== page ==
Gertrude Bell: The Arabian Diaries, 1913-1914

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Rosemary O'Brien
Syracuse University Press, 2000 - Biography & Autobiography - 258 pages
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Gertrude Bell's Arabian Diaries, published here for the first time, rank as one of the great travel narratives, carrying readers along on a desperate and heroic journey that foreshadows the emergence of the future imperial servant in Baghdad in the 1920s. Bell's adventures are the stuff of novels: she rode with bandits, braved desert shamals, was captured by Bedouins, and sojourned in a harem. Called the most powerful woman in the British Empire, she counseled kings and prime ministers. He colleagues included Lloyd George and Winston Churchill, who in 1921 invited Bell--the only woman whose advice was sought--to the Cairo Conference to "determine the future of Mesopotamia." She numbered among her closest friends T.E. Lawrence, St. John Philby, and Arabian sheiks. Editor O'Brien preserves Bell's elegant, vibrant prose, and includes her photographs and excerpts of the love letters she exchanged with a married British army officer.--From publisher description.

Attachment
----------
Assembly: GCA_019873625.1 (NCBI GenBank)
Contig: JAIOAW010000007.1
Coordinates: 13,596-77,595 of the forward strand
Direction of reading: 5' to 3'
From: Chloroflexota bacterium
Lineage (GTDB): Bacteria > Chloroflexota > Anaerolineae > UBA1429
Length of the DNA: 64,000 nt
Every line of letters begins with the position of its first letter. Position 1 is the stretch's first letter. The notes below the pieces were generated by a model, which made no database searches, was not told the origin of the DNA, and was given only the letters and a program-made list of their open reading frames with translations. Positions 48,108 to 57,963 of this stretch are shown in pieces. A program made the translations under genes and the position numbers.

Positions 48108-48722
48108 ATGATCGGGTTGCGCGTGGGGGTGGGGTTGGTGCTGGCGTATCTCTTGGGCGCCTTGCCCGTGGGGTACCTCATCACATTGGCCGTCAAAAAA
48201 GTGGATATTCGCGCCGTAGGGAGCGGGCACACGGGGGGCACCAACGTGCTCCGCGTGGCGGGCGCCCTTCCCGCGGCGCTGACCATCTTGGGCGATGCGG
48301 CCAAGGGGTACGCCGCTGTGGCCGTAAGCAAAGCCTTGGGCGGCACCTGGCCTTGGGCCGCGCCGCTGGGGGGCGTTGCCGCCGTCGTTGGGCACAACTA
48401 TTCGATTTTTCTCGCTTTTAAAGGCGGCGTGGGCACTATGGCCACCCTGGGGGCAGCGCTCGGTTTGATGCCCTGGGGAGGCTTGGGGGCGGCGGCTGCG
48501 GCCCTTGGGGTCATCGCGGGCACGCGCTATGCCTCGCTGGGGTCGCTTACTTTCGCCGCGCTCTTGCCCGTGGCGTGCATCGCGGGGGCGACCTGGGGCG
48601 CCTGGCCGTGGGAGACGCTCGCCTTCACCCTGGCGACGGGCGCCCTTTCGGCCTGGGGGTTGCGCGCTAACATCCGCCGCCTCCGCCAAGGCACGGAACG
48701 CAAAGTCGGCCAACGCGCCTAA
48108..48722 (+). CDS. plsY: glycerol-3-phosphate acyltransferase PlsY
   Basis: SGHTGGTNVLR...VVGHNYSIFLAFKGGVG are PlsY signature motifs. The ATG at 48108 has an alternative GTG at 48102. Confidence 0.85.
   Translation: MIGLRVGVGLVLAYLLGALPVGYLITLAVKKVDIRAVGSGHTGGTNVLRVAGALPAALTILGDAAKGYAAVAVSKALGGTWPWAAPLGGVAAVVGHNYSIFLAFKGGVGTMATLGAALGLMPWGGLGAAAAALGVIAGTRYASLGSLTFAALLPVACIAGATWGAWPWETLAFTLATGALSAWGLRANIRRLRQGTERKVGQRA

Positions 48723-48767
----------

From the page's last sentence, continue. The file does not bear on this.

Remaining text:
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Gertrude Bells Itinerary 19131914

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About the author (2000)

Gertrude Bell (1868 1926) was an adventurer, scholar, linguist, and British intelligence officer. Bell's courageous travels in the Islamic world of the Middle East in the late nineteenth century offered some of the first Western understandings of the culture and people of the lands of modern-day Iraq and Iran. Her translations of the poems of Hafiz are still considered by many scholars to be the most faithful of any in the English language.

Rosemary O'Brien has been writing professionally for over 18 years after working as an actress in New York City. She lives in Southern Connecticut and loves to write about her hometown of West Haven, Connecticut. SCRAPS was originally published in 2013 by another publisher and combined with her first novel, FIRST SATURDAY (2002), earned her a loyal readership. Visit to read more about Rosemary and her current projects.

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